Americans are snacking more, and Hershey’s is loving it. During the company’s quarterly earning call this week, CEO Michele Buck said the company will focus more on snacking products than confectionary items in 2017, not only by deepening its current brands but also by seeking M&A in the snacking category.

“We believe M&A will play an important role in diversifying our portfolio going forward,” she told analysts on the call.

Buck noted that Hershey’s is the second largest U.S. snacking company after PepsiCo, showing , not only that healthy food is not the only category seeing growth within the snack world but that indulgent snacks like candy and salty snacks are also posting increases. Buck said she wants to ensure its namesake chocolate bar, Twizzlers and Reese’s are “innovative snacking powerhouse[s],” while still diversifying its portfolio with brands like beef jerky maker Krave and healthier snacking brand barkTHINS.

But while American snacking shows potential growth for the company, its international business is less sweet. Buck said Hershey’s will cut its global workforce by about 15 percent, or about 2,700 people. The layoffs are part of a plan to help its international businesses “return to profitability as soon as possible,” she said.

Pinnacle Sees Potential in Plant-based Proteins and Natural Brands

Investing in plant-based proteins and natural brands provided Pinnacle with plentiful yields this quarter. Net sales of the new Boulder Brands segment — which includes the U.S. retail business of Udi’s, Glutino, EVOL and Earth Balance — and gardein totaled $365 million for the year.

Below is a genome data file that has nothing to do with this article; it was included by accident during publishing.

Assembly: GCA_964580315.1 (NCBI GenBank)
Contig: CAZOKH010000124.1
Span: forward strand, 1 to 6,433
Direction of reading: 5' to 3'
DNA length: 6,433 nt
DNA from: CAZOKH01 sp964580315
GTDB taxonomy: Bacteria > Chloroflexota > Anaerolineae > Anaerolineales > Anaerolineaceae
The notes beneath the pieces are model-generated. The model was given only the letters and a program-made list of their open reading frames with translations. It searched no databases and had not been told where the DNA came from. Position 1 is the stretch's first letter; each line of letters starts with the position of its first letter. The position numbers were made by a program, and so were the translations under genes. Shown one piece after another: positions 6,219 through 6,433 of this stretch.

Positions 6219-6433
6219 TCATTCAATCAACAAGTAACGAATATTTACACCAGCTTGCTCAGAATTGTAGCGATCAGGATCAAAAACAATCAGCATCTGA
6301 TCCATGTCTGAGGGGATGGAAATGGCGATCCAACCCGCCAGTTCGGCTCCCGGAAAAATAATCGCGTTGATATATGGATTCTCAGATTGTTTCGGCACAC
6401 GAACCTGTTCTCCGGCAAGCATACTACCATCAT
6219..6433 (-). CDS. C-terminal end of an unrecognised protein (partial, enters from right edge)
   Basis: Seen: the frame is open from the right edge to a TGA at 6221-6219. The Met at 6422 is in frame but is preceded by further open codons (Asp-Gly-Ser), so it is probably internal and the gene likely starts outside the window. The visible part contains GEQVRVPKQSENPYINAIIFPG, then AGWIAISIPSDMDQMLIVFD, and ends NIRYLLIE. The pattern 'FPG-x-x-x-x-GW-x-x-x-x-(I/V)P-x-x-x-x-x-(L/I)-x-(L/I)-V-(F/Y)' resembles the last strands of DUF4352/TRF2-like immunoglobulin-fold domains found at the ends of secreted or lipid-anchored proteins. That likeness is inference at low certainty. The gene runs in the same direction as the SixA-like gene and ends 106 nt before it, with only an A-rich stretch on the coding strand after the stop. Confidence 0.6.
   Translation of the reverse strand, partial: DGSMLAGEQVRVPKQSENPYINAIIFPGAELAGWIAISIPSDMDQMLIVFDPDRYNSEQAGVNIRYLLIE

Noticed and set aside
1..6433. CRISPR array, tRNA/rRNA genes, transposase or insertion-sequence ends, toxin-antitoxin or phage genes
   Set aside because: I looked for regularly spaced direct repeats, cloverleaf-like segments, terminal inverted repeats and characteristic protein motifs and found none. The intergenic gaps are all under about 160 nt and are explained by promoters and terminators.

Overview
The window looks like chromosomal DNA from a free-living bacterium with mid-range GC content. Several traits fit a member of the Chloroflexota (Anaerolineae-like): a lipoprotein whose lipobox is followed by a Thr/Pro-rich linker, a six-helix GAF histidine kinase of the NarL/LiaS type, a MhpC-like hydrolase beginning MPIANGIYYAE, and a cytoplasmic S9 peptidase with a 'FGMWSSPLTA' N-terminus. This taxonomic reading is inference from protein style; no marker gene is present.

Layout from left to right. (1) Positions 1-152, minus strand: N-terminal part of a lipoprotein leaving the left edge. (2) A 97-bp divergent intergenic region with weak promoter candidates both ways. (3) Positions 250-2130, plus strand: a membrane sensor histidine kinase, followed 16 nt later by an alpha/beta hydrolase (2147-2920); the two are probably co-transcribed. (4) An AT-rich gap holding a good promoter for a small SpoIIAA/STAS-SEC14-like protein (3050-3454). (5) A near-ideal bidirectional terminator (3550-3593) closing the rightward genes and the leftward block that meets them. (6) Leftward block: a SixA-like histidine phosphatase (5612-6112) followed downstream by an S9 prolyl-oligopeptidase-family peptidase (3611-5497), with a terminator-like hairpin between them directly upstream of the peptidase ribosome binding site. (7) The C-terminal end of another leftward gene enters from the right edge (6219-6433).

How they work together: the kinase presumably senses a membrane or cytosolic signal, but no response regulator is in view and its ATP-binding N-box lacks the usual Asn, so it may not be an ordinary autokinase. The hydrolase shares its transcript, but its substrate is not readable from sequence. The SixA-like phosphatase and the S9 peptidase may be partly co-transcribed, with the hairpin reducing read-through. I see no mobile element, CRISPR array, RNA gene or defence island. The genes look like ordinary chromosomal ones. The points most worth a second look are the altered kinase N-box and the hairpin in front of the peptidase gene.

Gardein, a leading refrigerated meat-alternative brand, saw net sales growth at a “strong, double-digit rate,” according to CEO Mark Clouse. To keep up with this demand, Hormel is bringing on new production capacity this quarter at a refurbished facility in Hagerstown, Md.

“We continue to believe that the growth of plant-based proteins represents a very significant opportunity, and gardein is poised as the leader in this space to benefit meaningfully,” Clouse said during the company’s quarterly earnings call last week.“Plant-based proteins and spreads continues to have significant momentum in demand.”

Within the Boulder Brands portfolio, Clouse said EVOL is currently the fastest growing division, even ahead of longtime natural leaders like Udi’s, Earth Balance and Glutino.

“It is a combination of the fact that that transparent ingredient line and the relevance of that being moved into mainstream location and broader distribution is working very effectively,” he said.

Sprouts Sees Healthy Growth Ahead of Competitors

While other natural grocers are struggling to increase sales, Sprouts Farmers Markets continues to grow.

The grocer’s net sales increased across the board in its fourth quarter with $986 million and the company’s growth is not limited to its sales. Sprouts also noted it opened three new stores in California, Oklahoma and Texas. In 2017, it plans to open 32 new stores and enter 2 new states: Florida and North Carolina.

“We believe that as we cycle this difficult deflationary environment, we will show improvement in our comps and earnings,” Chief Financial Officer Bradley Lukow said. The call was stark in comparison to Whole Foods Market’s quarterly call released a week prior, which announced declining sales, slumping same-store sales and store closures.